Associate professor, criminal justice undergraduate coordinator
B.A., Classics, Iowa State University
B.A., Anthropology, Iowa State University
M.A., Anthropology (biological concentration), University of Iowa
T.E.F.L. Certification, Interlingue School of Languages, Rome, Italy
St. John’s University School of Law Rome Summer Program
Ph.D., Criminal Justice, University of Nebraska at Omaha
Criminal law, criminal procedure, introduction to corrections, jails and issues in short-term detention, comparative criminal justice systems
Art theft, antiquities trafficking, institutional corrections, inmates’ rights, correctional law
Bowman Balestrieri collaborated with Dr. Robyn McDougle and Sheriff Michael Wade to create the Henrico County Sheriff’s Office Basic Jailor Academy, which has been in successful operation since summer 2011. Bowman Balestrieri also oversees law library services for jail residents at the Richmond City Sheriff's Office. She received the Wilder School Faculty Excellence in Scholarship Award for 2014.
Bowman Balestrieri also helped put together an international conference on organized crime in art and antiquities while serving as a key member on the planning committee of the International Scientific and Professional Advisory Council to the United Nations. While working for the Douglas County Department of Corrections in Omaha, Neb., she received the Director’s Coin of Excellence as well as a commendation for her work in the county jail law library. As a junior faculty member at VCU, she was selected to serve as guest editor on two special editions on art crime for the Journal of Contemporary Criminal Justice and Crime, Law, and Social Change. Bowman Balestrieri is a member of the American Society of Criminology, American Jail Association, American Correctional Association, Virginia Correctional Association, Southern States Correctional Association, the United States Committee of the Blue Shield and the Archaeological Institute of America.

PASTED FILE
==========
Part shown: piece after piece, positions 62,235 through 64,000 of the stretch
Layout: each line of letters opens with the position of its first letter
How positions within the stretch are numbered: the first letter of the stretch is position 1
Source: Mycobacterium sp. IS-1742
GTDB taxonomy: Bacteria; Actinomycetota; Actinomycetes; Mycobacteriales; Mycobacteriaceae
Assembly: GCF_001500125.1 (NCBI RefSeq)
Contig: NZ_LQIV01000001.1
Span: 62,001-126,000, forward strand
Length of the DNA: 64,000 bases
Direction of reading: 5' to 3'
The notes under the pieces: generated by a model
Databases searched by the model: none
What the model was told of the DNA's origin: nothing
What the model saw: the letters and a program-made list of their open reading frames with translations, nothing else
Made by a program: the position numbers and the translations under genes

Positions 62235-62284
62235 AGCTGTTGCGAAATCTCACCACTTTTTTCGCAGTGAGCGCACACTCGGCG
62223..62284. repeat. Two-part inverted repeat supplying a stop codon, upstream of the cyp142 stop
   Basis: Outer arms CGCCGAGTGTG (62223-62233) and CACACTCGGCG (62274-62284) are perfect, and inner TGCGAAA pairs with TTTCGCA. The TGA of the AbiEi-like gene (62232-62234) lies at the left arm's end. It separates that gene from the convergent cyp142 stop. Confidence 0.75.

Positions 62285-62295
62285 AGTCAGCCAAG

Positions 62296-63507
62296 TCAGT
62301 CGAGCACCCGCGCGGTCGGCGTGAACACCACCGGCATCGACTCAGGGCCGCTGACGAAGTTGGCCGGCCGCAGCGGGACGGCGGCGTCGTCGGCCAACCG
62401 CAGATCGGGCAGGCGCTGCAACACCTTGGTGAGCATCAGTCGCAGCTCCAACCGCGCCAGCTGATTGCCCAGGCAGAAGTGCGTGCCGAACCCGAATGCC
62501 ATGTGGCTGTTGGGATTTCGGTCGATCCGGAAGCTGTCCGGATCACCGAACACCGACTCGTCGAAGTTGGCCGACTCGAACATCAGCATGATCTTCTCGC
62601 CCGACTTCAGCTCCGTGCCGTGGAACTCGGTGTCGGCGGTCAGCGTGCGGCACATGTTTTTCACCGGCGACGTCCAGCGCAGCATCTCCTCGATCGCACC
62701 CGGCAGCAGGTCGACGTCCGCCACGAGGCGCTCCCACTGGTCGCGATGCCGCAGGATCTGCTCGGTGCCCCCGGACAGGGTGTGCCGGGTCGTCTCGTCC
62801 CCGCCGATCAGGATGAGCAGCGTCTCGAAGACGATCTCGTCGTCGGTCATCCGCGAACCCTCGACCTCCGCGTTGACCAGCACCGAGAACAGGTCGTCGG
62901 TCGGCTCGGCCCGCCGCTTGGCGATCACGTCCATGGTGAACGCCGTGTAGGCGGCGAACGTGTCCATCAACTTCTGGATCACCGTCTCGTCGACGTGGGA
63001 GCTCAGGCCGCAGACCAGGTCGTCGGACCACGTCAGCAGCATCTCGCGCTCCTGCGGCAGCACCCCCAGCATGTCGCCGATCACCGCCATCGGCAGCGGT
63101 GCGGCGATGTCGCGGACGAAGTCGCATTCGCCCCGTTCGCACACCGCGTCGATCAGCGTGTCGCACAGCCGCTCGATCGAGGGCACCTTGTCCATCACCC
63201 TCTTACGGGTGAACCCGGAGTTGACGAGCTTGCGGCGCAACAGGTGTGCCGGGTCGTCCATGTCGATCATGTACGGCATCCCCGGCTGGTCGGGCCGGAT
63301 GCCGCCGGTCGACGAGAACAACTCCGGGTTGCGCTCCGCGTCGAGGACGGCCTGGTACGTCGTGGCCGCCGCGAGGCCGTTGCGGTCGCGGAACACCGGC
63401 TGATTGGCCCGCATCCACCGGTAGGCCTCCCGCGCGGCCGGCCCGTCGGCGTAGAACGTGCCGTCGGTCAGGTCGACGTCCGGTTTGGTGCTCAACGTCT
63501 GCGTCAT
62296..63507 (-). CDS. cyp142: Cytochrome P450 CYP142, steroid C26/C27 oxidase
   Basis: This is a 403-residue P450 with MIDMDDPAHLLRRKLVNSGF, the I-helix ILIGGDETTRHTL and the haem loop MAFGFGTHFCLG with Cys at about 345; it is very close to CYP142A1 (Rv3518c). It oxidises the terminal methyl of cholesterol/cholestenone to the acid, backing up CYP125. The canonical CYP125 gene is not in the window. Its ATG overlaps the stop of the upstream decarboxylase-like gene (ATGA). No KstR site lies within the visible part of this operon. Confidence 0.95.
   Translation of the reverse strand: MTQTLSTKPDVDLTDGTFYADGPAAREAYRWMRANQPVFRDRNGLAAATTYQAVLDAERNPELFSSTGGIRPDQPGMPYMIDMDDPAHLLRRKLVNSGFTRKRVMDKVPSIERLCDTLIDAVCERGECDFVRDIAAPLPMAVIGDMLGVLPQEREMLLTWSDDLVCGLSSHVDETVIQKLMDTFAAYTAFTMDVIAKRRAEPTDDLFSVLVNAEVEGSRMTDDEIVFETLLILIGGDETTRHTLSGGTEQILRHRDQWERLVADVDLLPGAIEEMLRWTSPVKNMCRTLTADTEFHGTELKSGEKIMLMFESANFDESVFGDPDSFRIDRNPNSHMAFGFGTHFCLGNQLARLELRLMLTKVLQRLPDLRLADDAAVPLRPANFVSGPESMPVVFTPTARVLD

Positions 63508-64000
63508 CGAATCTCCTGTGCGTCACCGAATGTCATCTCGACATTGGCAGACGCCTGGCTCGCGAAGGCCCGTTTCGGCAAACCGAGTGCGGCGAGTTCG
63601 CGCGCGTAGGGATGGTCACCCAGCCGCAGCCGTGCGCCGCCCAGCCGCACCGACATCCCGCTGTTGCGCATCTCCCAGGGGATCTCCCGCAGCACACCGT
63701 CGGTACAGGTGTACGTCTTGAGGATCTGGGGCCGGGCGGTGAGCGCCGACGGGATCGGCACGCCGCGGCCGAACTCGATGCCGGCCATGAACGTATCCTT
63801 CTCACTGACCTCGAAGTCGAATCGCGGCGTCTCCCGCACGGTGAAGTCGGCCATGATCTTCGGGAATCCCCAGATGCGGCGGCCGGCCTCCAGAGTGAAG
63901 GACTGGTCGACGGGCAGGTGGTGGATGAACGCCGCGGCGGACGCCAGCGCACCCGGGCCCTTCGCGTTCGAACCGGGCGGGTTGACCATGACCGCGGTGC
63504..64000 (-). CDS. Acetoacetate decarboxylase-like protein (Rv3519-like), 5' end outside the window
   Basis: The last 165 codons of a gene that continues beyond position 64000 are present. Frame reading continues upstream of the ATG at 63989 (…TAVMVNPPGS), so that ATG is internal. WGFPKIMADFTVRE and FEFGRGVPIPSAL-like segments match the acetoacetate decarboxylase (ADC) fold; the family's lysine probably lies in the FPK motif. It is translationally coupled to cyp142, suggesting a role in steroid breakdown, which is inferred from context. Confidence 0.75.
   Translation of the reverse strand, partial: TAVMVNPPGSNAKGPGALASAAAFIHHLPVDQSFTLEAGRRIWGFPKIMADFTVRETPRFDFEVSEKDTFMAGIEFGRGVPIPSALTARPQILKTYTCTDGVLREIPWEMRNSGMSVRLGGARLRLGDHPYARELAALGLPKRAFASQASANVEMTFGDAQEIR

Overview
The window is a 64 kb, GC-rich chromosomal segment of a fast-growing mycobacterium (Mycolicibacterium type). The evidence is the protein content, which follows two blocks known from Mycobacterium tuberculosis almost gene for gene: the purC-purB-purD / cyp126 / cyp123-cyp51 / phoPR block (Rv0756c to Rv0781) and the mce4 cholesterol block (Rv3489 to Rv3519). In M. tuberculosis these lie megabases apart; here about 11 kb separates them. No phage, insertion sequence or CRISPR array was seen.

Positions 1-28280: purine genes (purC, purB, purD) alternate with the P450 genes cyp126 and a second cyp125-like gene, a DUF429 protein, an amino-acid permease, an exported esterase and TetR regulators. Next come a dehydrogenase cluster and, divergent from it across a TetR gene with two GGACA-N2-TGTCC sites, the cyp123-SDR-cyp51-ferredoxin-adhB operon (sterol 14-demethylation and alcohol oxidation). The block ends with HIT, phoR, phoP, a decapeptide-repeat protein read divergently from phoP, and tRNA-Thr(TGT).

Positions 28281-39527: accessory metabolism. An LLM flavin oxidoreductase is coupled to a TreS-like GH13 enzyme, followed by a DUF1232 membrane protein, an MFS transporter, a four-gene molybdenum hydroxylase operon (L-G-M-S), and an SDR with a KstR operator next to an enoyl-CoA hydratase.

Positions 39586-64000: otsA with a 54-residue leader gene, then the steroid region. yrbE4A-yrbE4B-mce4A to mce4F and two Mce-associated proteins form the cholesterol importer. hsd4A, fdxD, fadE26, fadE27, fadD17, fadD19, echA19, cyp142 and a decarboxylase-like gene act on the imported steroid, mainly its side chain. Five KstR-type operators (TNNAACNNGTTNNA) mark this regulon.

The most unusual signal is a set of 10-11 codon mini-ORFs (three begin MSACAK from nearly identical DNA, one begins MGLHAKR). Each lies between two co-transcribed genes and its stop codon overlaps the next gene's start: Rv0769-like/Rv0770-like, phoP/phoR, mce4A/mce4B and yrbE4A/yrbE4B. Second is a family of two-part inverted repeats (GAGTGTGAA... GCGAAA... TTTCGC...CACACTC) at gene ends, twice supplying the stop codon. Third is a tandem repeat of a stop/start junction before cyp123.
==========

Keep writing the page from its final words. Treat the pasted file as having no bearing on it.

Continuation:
McDougle, R., Proulx, B.B. & Wade, M. (2013). Innovative student internships in a correctional setting: the Henrico County corrections academy. Corrections Compendium, 37(3): 8-12.
Brodie, N. & Proulx, B.B. (2013). Museum malpractice as corporate crime? The case of the J. Paul Getty Museum. Journal of Crime & Justice,DOI:10.1080/0735648X.2013.819785
Proulx, B.B. (2012). Looting at archaeological sites in “glocal” perspective: nature, scope, & frequency of the problem. American Journal of Archaeology 117(1): 111-25.
Gordon, J., Proulx, B. & Grant, P. (2012). Trepidation among the ‘keepers’: gendered perceptions of fear and risk of victimization among corrections officers.American Journal of Criminal Justice, 26 May 2012, pp 1-21, doi: 10.1007/s12103-012-9167-1.
Proulx, B.B. (2011). Drugs, arms, and arrowheads: theft from archaeological sites and the dangers of fieldwork. Journal of Contemporary Criminal Justice 27(4): 500-22.
Durney, M. & Proulx, B.B. (2011). Art crime: a brief introduction. Crime, Law and Social Change 56(2): 115-32.
Proulx, B.B. (2011). Organized criminal involvement in the illicit antiquities trade.Trends in Organized Crime 14(4): 1-29.
Crank, J.P. & Proulx, B.B. (2010). Toward an interpretive criminal justice. Critical Criminology 18(3): 147-67.
Bowman, B.A. (2009). Classical Literature for the Criminal Justice Classroom. Journal of Criminal Justice Education 20(1): 95- 109.
Bowman, B.A. (2008). Transnational Crimes against Culture: Looting at Archaeological Sites and the “Grey” Market in Antiquities, Journal of Contemporary Criminal Justice 24(3): 225-42.
Crank, J.P. & Bowman, B.A. (2008). What Is Good Criminal Justice Theory? Journal of Criminal Justice 36(6): 563-72.